Will other PCI standards be marginalized or disappear?

The PA-DSS will never leave us.  Software developers need to develop secure code and those service providers, transaction processors, issuers and financial institutions that store CHD/SAD need applications that do that securely, so there is a built in constituency for the PA-DSS.  ECommerce solutions are also still going to need PA-DSS validation.  But regardless of whether P2PE/E2EE and tokenization are implemented, any application potentially dealing with CHD/SAD will need to be assessed under PA-DSS to ensure that any CHD stored is stored securely and is erased securely.  Then there are the unknowns of the future.  You never know what might come along in the future, so there is always a possibility that some solution might need to securely store CHD or other payment related information.  The bottom line is that I find it very hard to believe that the PA-DSS could ever be dropped.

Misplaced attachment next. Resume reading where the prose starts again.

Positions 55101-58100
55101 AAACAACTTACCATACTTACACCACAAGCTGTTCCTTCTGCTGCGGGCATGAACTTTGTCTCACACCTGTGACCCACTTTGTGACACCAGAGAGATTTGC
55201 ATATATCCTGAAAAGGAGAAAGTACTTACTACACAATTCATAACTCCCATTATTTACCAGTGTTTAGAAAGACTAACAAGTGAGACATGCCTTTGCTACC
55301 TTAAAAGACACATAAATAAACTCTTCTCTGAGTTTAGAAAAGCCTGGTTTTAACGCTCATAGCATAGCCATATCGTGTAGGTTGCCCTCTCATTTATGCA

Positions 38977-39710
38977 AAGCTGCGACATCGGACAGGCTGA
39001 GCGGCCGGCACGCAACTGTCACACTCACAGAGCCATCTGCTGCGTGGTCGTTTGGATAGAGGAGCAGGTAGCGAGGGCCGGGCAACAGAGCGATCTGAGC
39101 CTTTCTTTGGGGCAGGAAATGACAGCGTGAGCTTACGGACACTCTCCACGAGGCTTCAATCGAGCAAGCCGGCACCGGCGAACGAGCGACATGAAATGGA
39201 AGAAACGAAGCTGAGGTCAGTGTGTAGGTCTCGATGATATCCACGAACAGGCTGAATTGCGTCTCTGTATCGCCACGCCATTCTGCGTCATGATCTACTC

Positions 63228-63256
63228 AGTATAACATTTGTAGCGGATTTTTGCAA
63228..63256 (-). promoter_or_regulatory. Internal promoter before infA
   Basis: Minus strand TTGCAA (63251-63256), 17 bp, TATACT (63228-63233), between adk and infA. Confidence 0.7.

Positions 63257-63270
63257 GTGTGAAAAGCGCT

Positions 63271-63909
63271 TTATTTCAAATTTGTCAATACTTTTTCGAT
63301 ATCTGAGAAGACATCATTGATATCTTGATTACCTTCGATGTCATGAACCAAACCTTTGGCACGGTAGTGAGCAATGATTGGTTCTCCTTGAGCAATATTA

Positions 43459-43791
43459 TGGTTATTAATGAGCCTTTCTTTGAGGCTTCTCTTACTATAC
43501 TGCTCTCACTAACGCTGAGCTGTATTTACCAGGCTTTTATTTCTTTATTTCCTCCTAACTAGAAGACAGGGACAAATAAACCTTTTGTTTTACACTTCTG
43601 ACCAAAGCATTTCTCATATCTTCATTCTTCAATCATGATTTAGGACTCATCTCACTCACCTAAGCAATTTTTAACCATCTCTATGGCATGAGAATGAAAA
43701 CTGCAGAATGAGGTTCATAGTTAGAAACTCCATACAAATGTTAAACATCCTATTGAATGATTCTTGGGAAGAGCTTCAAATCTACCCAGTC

The PTS standard will also not disappear because those POI need to be validated to handle CHD/SAD securely and work properly regardless of P2PE/E2EE solutions.  The PTS is the only standard that is a card brand requirement, not a PCI DSS requirement.  It is the card brands that demand merchants use only PTS validated POI and I do not see that requirement going away when the POI is going to become the remaining target at merchants.